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Deriving from the Greek words allelon meaning “of each other” and pathos meaning “to suffer”, allelopathy is a process by which one organism affects (generally inhibiting) another through the release of biochemicals, known as allelochemicals (Ferguson, Rathinasabapathi, & Chase, 2003; Pratley, 2012).  Allelopathy is a phenomenon mostly commonly observed in plants, and may serve as a potential means of reducing competition from surrounding neighbors (Pratley, 2012). 

Examples of Allelopathy[]

The Black Walnut (Juglans nigra) is one example of an allelopathic organism.  Black Walnuts are a medium-size, deciduous tree found extensively throughout the eastern and mid-western United States (Coladonato, 1991).  Although rich woodlands are the preferred habitat of the Black Walnut, this species is very intolerant and favors poorly amongst high competition (USDA, 2003).  In response to this challenge, the walnut has adapted by developing an allelopathic toxin known as “Juglone” which inhibits the growth of surrounding plants, thus, reducing competition (USDA, 2003).

Other examples of plant allelopathy are listed in the table below:

Allelopathic plant


Rows of black walnut interplanted with corn in an alley cropping system

Reduced corn yield attributed to production of juglone, an allelopathic compound from black walnut, found 4.25 m (~14 ft) from trees

Rows of Leucaena interplanted with crops in an alley cropping system

Reduced the yield of wheat and turmeric but increased the yield of maize and rice

Lantana, a perennial woody weed pest in Florida citrus

Lantana roots and shoots incorporated into soil reduced germination and growth of milkweed vine, another weed

Sour orange, a widely used citrus rootstock in the past, now avoided because of susceptibility to citrus tristeza virus

Leaf extracts and volatile compounds inhibited seed germination and root growth of pigweed, bermudagrass, and lambsquarters

Red maple, swamp chestnut oak, sweet bay, and red cedar

Wood extracts inhibited lettuce seed as much as or more than black walnut extracts

Eucalyptus and neem trees

A spatial allelopathic relationship if wheat was grown within 5 m (~16.5 ft)

Chaste tree or box elder

Leachates retarded the growth of pangolagrass, a pasture grass, but stimulated the growth of bluestem, another grass species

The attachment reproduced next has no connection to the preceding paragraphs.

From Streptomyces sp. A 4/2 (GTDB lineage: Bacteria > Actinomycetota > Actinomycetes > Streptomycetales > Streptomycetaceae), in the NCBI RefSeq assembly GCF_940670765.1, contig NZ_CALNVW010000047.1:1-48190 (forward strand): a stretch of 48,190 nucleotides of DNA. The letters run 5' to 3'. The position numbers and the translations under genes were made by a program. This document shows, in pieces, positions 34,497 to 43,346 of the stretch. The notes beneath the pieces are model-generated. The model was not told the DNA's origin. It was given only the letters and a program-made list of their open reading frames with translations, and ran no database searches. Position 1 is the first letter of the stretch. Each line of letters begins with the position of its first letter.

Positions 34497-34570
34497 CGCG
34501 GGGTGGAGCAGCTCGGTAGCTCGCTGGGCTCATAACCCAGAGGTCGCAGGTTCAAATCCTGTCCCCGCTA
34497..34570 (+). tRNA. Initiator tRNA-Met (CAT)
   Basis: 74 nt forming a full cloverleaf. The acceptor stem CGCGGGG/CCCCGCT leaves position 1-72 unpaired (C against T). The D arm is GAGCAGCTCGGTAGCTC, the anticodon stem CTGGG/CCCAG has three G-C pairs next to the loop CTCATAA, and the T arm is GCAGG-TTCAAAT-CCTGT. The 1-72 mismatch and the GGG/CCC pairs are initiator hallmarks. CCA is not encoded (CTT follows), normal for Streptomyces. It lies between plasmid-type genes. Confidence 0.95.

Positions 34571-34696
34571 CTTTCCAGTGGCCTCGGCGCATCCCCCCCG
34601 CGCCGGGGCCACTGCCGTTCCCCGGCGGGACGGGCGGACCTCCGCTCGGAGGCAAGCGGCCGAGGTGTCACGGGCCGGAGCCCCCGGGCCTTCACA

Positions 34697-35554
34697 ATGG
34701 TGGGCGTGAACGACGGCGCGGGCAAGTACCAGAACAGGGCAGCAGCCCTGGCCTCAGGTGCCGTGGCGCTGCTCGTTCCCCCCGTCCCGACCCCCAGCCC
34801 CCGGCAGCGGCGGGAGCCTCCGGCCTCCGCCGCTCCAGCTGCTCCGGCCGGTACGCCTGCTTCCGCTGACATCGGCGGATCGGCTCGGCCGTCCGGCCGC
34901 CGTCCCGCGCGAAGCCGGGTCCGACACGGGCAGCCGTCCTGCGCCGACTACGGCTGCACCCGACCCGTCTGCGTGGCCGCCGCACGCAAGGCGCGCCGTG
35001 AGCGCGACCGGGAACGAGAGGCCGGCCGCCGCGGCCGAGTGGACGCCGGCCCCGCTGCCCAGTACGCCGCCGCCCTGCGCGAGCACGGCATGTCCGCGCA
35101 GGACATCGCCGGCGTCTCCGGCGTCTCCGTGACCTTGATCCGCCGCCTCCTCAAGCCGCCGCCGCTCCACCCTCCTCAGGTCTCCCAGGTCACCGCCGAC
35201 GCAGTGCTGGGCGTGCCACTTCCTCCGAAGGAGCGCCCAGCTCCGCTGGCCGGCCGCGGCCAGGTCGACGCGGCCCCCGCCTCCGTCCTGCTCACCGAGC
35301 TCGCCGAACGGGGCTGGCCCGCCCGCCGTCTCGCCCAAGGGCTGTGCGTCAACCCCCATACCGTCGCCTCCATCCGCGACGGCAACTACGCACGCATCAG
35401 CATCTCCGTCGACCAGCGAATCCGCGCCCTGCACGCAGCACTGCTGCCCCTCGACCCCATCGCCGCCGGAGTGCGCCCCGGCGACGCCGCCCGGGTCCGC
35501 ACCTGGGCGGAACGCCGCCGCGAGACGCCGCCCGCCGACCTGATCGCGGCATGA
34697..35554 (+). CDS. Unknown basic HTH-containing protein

Dried mango leaf powder completely inhibited sprouting of purple nutsedge tubers.

Tree of heaven

Ailanthone, isolated from the tree of heaven, has been reported to possess non-selective postemergence herbicidal activity similar to glyphosate and paraquat

Rye, fescue, and wheat

Allelopathic suppression of weeds when used as cover crops or when crop residues are retained as mulch


Broccoli residue interferes with growth of other cruciferous crops that follow

Jungle rice

Inhibition of rice crop

Forage radish

Cover crop residue suppression of weeds in the season following the cover crop

Jerusalem artichoke

Residual effects on weed species

Sunflower and buckwheat

Cover crop residues reduced weed pressure in fava bean crop

Tifton burclover

Growth inhibition in wheat and autotoxicity in burclover

Sunn hemp

Growth inhibition of smooth pigweed and lettuce and inhibition of vegetable seed germination

Desert horsepurslane (Trianthema portulacastrum)

Growth promotion of slender amaranth (Amaranthus viridis)

Rhazya stricta

Growth inhibition of corn

Rough cocklebur (Xanthium strumarium)

Growth inhibition of mungbean

Garlic mustard

Inhibition of arbuscular mycorrhizal fungi colonizing on sugar maple

Barbados nut (Jatropha curcas)

Extracts of leaves and roots inhibited corn and tobacco


Inhibition of Echinochloa crusgalli and Amaranthus retroflexus


Invasive species in northeastern United States and southeastern Canada; inhibited several weed species

Vogel's tephrosia (Tephrosia vogelii)

Growth inhibition of corn and three narrow-leaf weed species

Green spurge

Inhibition of chickpea


Inhibition of corn and sunflower but no inhibition of triticale when dry crabgrass residue was incorporated into soil

Silver wattle (Acacia dealbata)

Inhibition of native understory species in northwest Spain

Sticky snakeroot (Ageratina adenophora)

Volatiles were inhibitory to plants in non-native ranges but not inhibitory to plants in the native range

Santa Maria feverfew (Parthenium hysterophorus)

Aqueous extracts had inhibitory effects on cereal crops

Teak wood

Leaf extracts inhibited jungle rice and sedge, but not cultivated rice

Rabbitfoot grass

Leaf extracts and mulch inhibited wheat

Table 1. Examples of allelopathy from published research (copied from Ferguson, Rathinasabapathi, & Chase, 2003, p. 5)


Coladonato, M. (1991). Juglans nigra. In: Fire Effects Information System, [Online]. Retrieved from http://www.fs.fed.us/database/feis/

Ferguson, J. J., Rathinasabapathi, B., & Chase, C.A. (2003). Allelopathy: How plants suppress other plants. Horticultural Sciences Department, Florida Cooperative Extension Service, Institute of Food and Agricultural Sciences, University of Florida, Publication #HS944 , pp. 1-5. Retrieved from: http://edis.ifas.ufl.edu/hs186

Pratley, J. E. (2012). Allelopathy -- a fancy name or a potential weed management tool?. Plant Protection Quarterly, 27(4), 131-137.

USDA NRCS (2003). Plant guide: black walnut. Retrieved from http://plants.usda.gov/plantguide/pdf/cs_juni.pdf